Eggs can be scrambled, fried, boiled and baked. They’re not just a quintessential brunch food, but they can be enjoyed any time of day, as a dinner or even a filling snack.
Because eggs are such a versatile ingredient, it’s easy to become overwhelmed with choices when it comes to preparing them—and trying out a new style of cooking eggs doesn’t always end well. So we’ve scoured the web for the best hacks so you’ll never have to worry about dropping an egg shell in the mix again.
FISH OUT AN EGGSHELL
Even if this sounds counterintuitive, the least stressful method of fishing out a tiny egg shell is to use another egg shell. Dip the other half of a sizeable egg shell into the mix and scoop out the smaller piece. Please, use this tip with caution though as egg shells can sometimes carry germs, which are typically killed by cooking eggs. Try cracking eggs on a flat surface (rather than on the side of the bowl), which tends to reduce the amount of smaller shell fragments.
BAKE EGGS INSTEAD OF BOILING THEM
If you aren’t satisfied with the way your boiled eggs turn out, you may want to try a different method of cooking. Alton Brown recommends baking eggs instead of boiling them. Brown says that baked eggs have a creamier texture.
OR STEAM EGGS INSTEAD OF BOILING THEM
Steaming eggs is much quicker than boiling them because there is no need to wait for a full pot of water to bubble, assures ParentHacks.com. You’ll only need to wait for one to two inches to boil, then cover the pot to steam the eggs. For hard boiled eggs with a dry yolk, this should take around 11 to 12 minutes.
SHAPE FRIED EGGS
For a beautiful fried egg, c
SOFT AND HARD BOILED EGG TIMES
Soft and hard boiled eggs can be tricky. It’s very easy to over cook or under cook soft boiled eggs, depending on how you like them. According to Bon Appetit:
- Boil for three to six minutes for a very runny egg yolk.
- Boil for seven to nine minutes for a pretty soft yolk.
- Boil for eleven to thirteen minutes for a solid egg yolk.
FLIP OMELETS IN A PANINI PRESS
Flipping omelets can be messy business. Luckily, Alton Brown has figured out how to make an omelet in a panini press to avoid the mess altogether. The panini press can cook a bacon and egg omelet without the hassle of flipping.
MAKE EGG CASSEROLE IN A CROCK POT
Waking up to a tasty brunch is as easy as tossing hash browns, sausage and eggs into a Crock Pot. You can cook the eggs on low overnight for 8 hours, or on high for 4 hours.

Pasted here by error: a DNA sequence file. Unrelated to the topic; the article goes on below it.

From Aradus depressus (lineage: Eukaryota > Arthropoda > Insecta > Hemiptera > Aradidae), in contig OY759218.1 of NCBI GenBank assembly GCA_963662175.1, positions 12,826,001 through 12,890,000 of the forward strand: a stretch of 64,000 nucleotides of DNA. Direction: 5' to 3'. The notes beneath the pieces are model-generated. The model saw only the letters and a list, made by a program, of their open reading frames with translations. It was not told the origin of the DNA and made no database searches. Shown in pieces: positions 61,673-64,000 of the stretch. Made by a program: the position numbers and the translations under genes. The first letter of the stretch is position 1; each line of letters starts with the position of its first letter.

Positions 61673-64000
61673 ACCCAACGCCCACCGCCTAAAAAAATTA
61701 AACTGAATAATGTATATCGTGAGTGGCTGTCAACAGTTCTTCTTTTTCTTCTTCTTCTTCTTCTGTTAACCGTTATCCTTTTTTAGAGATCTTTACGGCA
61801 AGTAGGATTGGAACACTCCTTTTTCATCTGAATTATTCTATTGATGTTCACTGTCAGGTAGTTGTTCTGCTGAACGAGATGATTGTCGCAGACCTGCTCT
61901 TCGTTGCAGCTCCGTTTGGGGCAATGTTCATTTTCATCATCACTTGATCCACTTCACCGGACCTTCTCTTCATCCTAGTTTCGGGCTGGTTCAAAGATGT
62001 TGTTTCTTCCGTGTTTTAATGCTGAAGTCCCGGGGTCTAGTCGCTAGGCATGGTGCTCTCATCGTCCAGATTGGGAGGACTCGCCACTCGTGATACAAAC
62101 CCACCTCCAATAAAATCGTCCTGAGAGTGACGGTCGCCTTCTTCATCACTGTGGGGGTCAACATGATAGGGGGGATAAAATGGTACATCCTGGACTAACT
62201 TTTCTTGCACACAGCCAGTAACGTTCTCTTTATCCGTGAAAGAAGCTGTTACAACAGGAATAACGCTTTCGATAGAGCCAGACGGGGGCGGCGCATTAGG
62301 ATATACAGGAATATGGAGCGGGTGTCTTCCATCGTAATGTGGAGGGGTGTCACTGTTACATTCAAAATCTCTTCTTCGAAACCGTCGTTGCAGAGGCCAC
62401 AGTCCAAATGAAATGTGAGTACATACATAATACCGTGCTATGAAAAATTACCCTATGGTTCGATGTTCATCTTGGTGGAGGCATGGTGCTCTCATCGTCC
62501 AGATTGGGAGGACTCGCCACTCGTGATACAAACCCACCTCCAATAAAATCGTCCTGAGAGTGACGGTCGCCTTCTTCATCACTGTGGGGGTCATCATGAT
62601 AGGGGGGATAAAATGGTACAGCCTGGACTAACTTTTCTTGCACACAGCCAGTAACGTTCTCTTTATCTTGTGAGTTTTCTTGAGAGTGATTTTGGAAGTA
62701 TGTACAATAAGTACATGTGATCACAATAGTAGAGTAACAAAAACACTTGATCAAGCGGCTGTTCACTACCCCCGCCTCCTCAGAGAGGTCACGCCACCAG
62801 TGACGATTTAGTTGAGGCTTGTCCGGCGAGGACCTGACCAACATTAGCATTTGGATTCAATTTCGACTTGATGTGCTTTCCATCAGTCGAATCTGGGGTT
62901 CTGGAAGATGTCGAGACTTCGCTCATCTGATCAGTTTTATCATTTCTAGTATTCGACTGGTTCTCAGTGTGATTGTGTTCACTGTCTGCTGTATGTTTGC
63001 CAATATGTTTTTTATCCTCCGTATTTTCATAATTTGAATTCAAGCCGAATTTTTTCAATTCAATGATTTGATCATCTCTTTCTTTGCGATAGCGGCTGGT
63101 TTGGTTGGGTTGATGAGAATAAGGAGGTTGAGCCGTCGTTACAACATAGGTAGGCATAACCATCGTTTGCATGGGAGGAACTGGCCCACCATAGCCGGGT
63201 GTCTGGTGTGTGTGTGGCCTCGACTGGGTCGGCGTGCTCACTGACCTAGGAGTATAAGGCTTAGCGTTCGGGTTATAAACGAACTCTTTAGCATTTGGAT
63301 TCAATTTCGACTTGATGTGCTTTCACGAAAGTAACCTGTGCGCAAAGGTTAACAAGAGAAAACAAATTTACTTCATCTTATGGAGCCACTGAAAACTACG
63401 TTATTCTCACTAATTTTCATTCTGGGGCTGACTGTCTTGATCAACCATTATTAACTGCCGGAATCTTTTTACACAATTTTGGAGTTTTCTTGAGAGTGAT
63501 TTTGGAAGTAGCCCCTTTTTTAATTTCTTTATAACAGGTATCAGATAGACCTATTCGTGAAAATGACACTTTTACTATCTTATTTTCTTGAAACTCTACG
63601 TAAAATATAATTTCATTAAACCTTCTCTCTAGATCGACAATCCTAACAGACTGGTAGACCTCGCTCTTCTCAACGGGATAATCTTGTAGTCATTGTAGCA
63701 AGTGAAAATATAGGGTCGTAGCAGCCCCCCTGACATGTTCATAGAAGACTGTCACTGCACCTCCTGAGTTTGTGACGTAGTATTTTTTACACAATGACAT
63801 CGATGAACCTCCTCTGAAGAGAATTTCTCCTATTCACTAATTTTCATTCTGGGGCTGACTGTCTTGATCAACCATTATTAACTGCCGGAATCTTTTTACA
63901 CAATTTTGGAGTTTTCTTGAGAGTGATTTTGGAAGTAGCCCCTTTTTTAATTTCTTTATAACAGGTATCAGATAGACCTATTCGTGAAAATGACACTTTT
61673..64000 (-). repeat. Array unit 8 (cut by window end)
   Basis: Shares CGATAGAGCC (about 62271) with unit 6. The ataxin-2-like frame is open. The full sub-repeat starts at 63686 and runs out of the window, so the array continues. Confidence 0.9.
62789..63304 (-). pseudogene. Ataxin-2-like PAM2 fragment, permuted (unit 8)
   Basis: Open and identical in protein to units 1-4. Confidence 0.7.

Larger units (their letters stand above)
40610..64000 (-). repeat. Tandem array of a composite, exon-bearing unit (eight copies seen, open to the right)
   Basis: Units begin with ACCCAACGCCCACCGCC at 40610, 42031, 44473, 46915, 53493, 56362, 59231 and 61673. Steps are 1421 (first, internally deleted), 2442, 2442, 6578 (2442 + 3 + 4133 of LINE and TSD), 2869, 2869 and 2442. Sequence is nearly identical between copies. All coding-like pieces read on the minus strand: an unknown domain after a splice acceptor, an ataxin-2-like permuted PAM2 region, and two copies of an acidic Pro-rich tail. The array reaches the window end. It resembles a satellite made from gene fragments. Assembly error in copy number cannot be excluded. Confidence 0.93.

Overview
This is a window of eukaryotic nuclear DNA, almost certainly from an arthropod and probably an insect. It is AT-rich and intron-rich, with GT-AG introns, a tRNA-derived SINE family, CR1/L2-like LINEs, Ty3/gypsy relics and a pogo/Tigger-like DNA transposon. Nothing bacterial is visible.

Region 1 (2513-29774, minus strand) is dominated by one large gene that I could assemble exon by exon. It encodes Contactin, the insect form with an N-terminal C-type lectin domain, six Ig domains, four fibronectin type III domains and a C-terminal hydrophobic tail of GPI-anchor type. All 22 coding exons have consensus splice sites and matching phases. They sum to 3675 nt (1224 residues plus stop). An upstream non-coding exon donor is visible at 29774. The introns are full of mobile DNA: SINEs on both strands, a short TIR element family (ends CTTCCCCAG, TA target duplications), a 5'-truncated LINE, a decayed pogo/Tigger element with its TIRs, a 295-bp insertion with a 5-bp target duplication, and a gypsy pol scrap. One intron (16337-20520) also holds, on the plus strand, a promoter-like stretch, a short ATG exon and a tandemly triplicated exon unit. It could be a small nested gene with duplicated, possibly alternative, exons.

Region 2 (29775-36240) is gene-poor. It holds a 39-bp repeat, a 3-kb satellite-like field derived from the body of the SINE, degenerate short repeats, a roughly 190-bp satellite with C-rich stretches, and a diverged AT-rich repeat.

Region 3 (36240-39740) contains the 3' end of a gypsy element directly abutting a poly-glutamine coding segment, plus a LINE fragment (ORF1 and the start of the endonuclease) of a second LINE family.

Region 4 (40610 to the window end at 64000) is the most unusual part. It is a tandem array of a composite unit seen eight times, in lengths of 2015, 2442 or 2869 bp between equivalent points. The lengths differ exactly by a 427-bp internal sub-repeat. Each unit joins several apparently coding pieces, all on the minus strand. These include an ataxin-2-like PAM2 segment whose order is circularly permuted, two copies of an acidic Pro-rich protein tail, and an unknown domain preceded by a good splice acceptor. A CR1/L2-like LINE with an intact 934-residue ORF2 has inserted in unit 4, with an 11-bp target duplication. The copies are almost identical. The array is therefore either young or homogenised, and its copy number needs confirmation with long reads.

USE A SIEVE WHEN POACHING EGGS
Get a perfectly poached egg by cracking it first into a sieve and allowing the watery parts to drain before dumping the remainder into your simmering water, shares Bon Appetit.
BLOW EGGS OUT OF THEIR SHELLS
Think you have to painstakingly peel hard boiled eggs? Think again! As Tim Ferriss demonstrates in this video, you need only crack the top and bottom of the egg on a table, remove the cracked pieces and then blow the hard boiled egg right out of its shell.
USE BAKING SODA
When making hard boiled eggs, add one teaspoon of baking soda to water for easy peeling.
SEPARATE EGG WHITES USING A TURKEY BASTER OR EMPTY WATER BOTTLE
An empty water bottle or the bulb of a turkey baster can pick up yolks right out of the egg white by creating suction.
MAKE SCRAMBLED EGGS IN THE MICROWAVE
Forget dirtying a pan! Beat eggs and a bit of milk in a cup or bowl and stick it in the microwave! You’ll have scrambled eggs in just two minutes without the mess.
Ever wonder why your scrambled eggs turn out flat? If they come out dry and crumbly, and totally unappetizing, you’ll want to watch the video above.
Getting fluffy scrambled eggs has everything to do with the technique you’re using to cook them. You may not be preparing them correctly before you even start cooking, and you could be cooking them at the wrong temperature. Learn this trick to get scrambled eggs right every time!
In the video above, three eggs are used. First, make sure you really whisk the eggs together so there is no separation between the yolks and the whites, and season with salt and pepper so that it’s evenly distributed throughout the eggs. Then, you want to add a tablespoon of butter to the pan and add the eggs on low heat (the temperature is super important, and you can add the eggs before the butter is done melting).
With a rubber spatula, you want to slowly pull the egg that’s getting cooked in from the sides of the pan toward the middle, which will create a fluffy egg. (Don’t stir too much or you’ll get dried out eggs.)
Now, you need to know when to pull them off the heat. They’ll continue to cook after you remove them, so take them off just before they’re done cooking.
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